'It feels like there's a storm coming' – Burnley foodbank manager fearful demand for service is only going to grow
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Sean Danaher, who runs the Burnley FC in the Community Kitchen and Foodbank, has seen the number of food parcels delivered to vulnerable people rocket since the turn of the year. And he's concerned these figures could continue to soar.
Removal of the Universal Credit uplift, rising energy prices, the cost of shopping; all these factors are placing real financial pressure on some families as the country heads into winter.
Sean wants these families to know they're not alone.
"I'm at a little bit of a loss really [as to why the problem has worsened]. It really spiked after the first lockdown. There was a lot of confusion, and people couldn't go to supermarkets, or didn't want to, so people used our service.
"It started to even out but then over the past few weeks, it's not been exponential, just a real steady growth. I don't know if it's with furlough winding down, or jobs perhaps not being there; people in employment who used to have 16 hours a week, but now they only have eight hours a week. We don't know. We've just seen these numbers creep up and creep up. We've had some weeks where we've sent out food to feed 500 people."
Since the turn of the year, the foodbank, working alongside community hub Burnley Together, has distributed more than 5,879 parcels, providing enough food for 13,422 people. 4,767 of these were children.
"Since November we've seen it double effectively," said Sean. "From 90 parcels a week, now we're averaging 170/180 parcels a week. So the demand has gone up 100%. We've never said 'no' to anybody. We have always met that demand, and we will continue to do so thanks to all the people and businesses who donate to us."
And with the cost of living increasing, demand looks set to follow.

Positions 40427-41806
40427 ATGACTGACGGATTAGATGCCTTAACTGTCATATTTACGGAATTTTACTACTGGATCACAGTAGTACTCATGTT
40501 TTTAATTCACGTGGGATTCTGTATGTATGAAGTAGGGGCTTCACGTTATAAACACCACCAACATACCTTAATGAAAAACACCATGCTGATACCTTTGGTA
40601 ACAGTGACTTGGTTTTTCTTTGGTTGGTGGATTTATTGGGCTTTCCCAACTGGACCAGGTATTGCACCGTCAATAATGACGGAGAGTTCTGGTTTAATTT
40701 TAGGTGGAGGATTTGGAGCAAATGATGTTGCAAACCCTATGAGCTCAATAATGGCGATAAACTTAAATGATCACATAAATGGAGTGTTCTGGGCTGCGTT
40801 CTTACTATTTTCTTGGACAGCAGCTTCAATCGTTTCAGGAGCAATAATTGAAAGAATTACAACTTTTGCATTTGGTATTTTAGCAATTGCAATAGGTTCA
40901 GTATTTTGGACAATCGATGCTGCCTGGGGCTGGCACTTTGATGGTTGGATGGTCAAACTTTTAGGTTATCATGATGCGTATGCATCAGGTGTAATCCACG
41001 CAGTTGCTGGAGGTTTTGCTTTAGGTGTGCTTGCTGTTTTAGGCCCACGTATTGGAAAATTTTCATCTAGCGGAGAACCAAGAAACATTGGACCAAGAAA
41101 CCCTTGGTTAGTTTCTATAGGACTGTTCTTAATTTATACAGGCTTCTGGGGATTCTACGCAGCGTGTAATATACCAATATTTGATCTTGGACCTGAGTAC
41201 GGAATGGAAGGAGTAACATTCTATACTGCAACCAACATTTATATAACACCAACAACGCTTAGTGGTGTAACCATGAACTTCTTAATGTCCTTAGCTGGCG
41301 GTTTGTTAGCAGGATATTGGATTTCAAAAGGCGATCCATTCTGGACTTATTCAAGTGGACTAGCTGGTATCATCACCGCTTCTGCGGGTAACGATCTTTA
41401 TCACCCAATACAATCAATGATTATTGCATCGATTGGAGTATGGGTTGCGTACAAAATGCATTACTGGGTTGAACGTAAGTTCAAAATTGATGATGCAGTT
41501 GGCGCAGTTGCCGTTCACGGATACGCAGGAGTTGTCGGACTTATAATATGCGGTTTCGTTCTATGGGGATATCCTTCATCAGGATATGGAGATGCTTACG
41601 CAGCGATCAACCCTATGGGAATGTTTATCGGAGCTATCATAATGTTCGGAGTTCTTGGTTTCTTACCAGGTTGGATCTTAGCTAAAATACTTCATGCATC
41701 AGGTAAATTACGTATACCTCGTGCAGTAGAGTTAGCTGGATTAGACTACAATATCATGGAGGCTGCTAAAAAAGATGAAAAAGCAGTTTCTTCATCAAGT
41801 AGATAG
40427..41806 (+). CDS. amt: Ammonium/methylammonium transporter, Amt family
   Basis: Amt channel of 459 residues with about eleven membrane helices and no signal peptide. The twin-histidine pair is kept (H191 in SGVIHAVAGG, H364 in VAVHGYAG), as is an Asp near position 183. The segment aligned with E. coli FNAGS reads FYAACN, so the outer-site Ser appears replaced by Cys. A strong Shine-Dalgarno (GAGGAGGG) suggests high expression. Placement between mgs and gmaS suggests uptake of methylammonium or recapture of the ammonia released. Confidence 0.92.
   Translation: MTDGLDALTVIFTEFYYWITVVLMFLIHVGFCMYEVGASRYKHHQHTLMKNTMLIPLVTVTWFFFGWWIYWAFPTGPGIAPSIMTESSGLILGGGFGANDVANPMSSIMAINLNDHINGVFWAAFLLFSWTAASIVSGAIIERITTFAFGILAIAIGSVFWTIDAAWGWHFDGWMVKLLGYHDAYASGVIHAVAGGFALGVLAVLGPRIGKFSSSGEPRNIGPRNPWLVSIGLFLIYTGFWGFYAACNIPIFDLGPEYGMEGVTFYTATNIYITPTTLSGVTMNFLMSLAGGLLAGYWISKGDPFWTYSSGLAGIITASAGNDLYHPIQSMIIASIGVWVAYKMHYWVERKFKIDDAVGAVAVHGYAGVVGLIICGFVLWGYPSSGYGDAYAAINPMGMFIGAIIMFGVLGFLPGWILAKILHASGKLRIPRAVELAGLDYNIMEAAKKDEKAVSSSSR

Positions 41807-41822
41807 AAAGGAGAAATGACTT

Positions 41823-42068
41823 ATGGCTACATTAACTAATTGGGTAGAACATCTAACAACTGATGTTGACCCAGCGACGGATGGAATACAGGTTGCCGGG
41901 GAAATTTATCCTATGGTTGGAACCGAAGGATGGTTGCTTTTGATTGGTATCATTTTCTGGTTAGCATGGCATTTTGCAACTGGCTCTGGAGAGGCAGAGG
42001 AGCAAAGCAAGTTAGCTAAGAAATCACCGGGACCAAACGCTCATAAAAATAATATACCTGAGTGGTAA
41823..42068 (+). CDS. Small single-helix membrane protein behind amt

"We're looking at the end of furlough, we're looking at Universal Credit, we're looking at National Insurance and it does just feel like the tide is going out this month. And I don't know what happens next month...I think we're all just finger in the air at the minute.
"We're gearing up though as if it's going to be really busy.
"People will live to their means, and yes [Universal Credit] was meant to be temporary, but you know, there's perhaps people who maybe aren't following the news.
"What we do see is people leading chaotic lives where there won't be budgeting, there won't be financial advice on offer, there won't be people factoring in what might be a reduction in incomings. So we know it's going to bite. We know it's going to hit people in the pocket.
"It might not be that people don't have money for food, maybe people need that money for elsewhere. There is no gas or electric bank. And that's where we can help. If people have to make that choice, and what an awful, heartbreaking decision to have to make [choosing between eating and heating], then we can help with the food.
"And that £22 can go in the meter, it can go on the card down at the shop. Wherever it needs to go; as long as they know they don't have to make a decision between being warm and being hungry."
Sean said he just wants people to know that the foodbank is there. And that they can help.
"We can't look at other people's lives through the lens of our own. We never know what is happening behind closed doors, or what a person's circumstances are.
"We need to try and put ourselves in other people's shoes sometimes.
"This could be happening close to home. It could be a friend, it could be a neighbour, a colleague that isn't that far away from needing our service. And that could be something as simple as a washing machine breaking or an exhaust going on the car, a reduction in hours, furlough, cost of food, cost of childcare going up. It could be anything.
"When you need us though. We will be there. That is what we are here for."